Sometime after the World Economic Forum scrum, Billionaire Husband and I got to talking about the lousy amenities at the Steigenberger Grandhotel Belvédère in Davos (the hard, European-size mattresses, for instance) and the silly village rule that allows no salt on the wintry roads. (Thus, we got to see the president of Liberia slipping along the Guggerbachstrasse before dinner. I mean, the woman has hardly ever seen snow. You’d think for this one week they’d relax their uptight Swiss-ish-ness and treat the sidewalk, so that Mme Sirleaf wouldn’t break her neck.) But mostly we talked about the idea of inequality.
You might recall that Davos opened with a letter from Pope Francis: “I ask you to ensure that humanity is served by wealth and not ruled by it.” And that Oxfam issued a report revealing that the richest eighty-five people in the world have as much wealth as the bottom half of the global population. The director of Oxfam said the result of all this money is that “the very wealthy people capture power.” Well, um, yes. Calling Mr. Medici!
This story first appeared in the March 3, 2014 issue of WWD. Subscribe Today.
Looking back over the hand-wringing at Davos, Hubby and some of his friends sat over dinner, talking about the posturing of the whole convention—a bunch of billionaires and multimillionaires pretending to care about the billions of people they don’t know and will never meet, and to whom they will never even have a cozy, award-winning-play kind of six degrees of separation.
And they decided that an unequal distribution of wealth has always been a feature of civilization. And billionaires welcome merit-based competition. In fact, they love it. They just don’t see inequality in the acquisition of assets as a problem. One of the guys at the table, an American, said: “The answer to the question of fixing inequality is to not fix it. It’s like thinking you can fix gravity or aging. In the animal kingdom, every species has a pecking order, but it’s all for the good. Unfortunately, humans have a rather vicious way of attacking one another.”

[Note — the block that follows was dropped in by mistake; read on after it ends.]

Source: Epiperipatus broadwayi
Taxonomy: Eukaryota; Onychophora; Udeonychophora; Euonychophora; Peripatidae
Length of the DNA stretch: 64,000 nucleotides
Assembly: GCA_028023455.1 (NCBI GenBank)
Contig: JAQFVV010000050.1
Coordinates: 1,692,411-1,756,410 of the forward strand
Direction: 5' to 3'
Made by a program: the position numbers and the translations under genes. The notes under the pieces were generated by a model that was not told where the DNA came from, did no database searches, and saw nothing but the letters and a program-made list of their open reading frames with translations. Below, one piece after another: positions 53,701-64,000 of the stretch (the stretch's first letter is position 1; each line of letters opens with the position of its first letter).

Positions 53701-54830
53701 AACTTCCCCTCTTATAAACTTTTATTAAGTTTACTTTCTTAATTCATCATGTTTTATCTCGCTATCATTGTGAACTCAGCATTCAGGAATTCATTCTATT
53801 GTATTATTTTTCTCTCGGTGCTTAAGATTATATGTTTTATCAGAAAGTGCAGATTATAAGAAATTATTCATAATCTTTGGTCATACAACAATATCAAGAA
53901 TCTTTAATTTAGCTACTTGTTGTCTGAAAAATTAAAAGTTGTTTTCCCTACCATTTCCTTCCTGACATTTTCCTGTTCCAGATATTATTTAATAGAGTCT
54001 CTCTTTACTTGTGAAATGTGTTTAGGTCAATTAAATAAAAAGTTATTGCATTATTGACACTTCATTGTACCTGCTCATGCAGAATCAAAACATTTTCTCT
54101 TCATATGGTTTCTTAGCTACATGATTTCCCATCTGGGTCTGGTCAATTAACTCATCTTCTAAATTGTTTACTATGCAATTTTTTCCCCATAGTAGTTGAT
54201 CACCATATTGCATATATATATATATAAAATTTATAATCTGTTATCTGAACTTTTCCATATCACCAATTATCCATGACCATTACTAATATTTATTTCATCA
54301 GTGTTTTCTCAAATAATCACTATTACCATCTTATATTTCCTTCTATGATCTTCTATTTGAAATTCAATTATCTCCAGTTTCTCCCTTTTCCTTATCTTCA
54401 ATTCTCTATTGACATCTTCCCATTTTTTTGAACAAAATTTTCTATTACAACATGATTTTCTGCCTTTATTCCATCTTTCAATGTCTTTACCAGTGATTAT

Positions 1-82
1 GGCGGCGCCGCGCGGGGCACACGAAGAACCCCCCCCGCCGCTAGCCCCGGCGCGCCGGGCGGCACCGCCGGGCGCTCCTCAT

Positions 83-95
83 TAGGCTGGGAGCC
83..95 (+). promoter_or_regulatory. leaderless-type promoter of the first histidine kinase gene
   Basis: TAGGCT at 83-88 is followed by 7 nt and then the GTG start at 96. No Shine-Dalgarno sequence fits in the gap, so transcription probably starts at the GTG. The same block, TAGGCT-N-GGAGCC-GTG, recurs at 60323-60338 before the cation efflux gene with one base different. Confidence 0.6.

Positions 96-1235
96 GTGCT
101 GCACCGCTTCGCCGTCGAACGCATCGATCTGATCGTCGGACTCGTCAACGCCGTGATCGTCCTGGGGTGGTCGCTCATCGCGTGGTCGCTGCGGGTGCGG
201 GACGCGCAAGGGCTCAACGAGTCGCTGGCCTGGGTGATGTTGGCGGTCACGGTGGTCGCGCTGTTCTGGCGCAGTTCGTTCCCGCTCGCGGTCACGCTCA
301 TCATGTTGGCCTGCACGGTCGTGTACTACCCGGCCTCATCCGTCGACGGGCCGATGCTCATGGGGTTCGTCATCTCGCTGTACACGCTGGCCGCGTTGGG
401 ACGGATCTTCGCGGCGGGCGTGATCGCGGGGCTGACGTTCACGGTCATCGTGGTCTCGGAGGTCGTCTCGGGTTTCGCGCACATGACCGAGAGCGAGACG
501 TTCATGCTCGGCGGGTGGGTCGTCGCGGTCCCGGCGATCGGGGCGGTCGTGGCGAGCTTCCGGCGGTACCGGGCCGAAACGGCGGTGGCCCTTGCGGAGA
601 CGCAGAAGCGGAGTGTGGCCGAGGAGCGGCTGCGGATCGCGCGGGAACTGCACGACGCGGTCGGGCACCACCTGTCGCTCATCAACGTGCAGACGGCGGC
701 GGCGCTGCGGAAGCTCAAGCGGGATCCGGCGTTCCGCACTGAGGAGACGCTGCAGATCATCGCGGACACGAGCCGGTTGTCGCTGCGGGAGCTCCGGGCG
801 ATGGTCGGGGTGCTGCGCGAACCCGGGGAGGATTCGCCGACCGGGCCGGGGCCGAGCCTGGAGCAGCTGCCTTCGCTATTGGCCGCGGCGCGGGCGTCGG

The American billionaires from Wall Street, by the way, are held in low regard by their European, Russian, and Latin American counterparts. “They act like parasites, taking wealth from Main Street and conveying it to Wall Street,” a European richie told me. And there is no question that the money-printing by the Federal Reserve has created a Sisyphean cycle of greed and excess. It won’t end well for America, and the whole Occupy Wall Street thing was a tiny taste of what’s to come. The highs and lows keep intensifying, and each reflation of wealth and income winds up going to a smaller group at the top. Read David Stockman’s The Great Deformation for more on this. It’s a big fave among billionaires; also, he understands.
After serving Reagan as an economic adviser, Stockman ended up a big swinging dick at Blackstone. When the bubble burst in 2007, he was charged with fraud after one of his companies failed. Now his stone-and-shingle mansion in Greenwich, Connecticut, is on the market. But as a local Realtor told The New York Times, “For $9 million, it’s a nice little house. But these types of houses don’t age well. There’s too much horse crap out there on the polo fields.”
The Davos conference ended with a speech by Jim Wallis, the theologian and editor of Sojourners, which bills itself as a journal “of faith and social justice.” (Now there’s a magazine Davos attendees keep at their bedside.) Wallis talked about how CEOs and presidents and prime ministers had approached him at Davos to discuss whether or not they had lost their way. “Davos confessionals,” he called them. He talked about “that moral compass we have, or would like to have, or maybe feel like we once had but no longer are so sure.”
Losing that moral compass? Please. It’s a tricky thing for a billionaire to keep a compass in his pocket when his wallet keeps edging it out.
In the great cosmic swirl, there is an unequal distribution of chance, talent, and drive. And by “chance,” I don’t mean the guy who starts out with a fortune. I mean the one who takes advantage of being in the right place at the right time—for instance, Mikhail Prokhorov. During the period when former USSR-controlled industries were being privatized, he realized he could buy the Russian nickel industry for a fraction of its value, making him a billionaire before age 30. He had grown up poor, but his family was educated, and so was he. And he was driven. And he became wealthy.
Chance came into play once again when, after allegedly flying a planeload of Russian party girls to the Côte d’Azur, Prokhorov was forced (by the resultant scandal) to sell out to his nickel partner—just before the market tanked. And now he owns the Brooklyn Nets! And is BFFs with Jay Z! And, fun fact, is so much taller than Vladimir Putin, he makes Putin look like Pepé Le Pew. For which he will no doubt be imprisoned at some point. I kid.
It turns out that education—at least, according to these guys at dinner—is the world’s biggest factor contributing to inequality. And, of course, luck. Not to mention Russian party girls.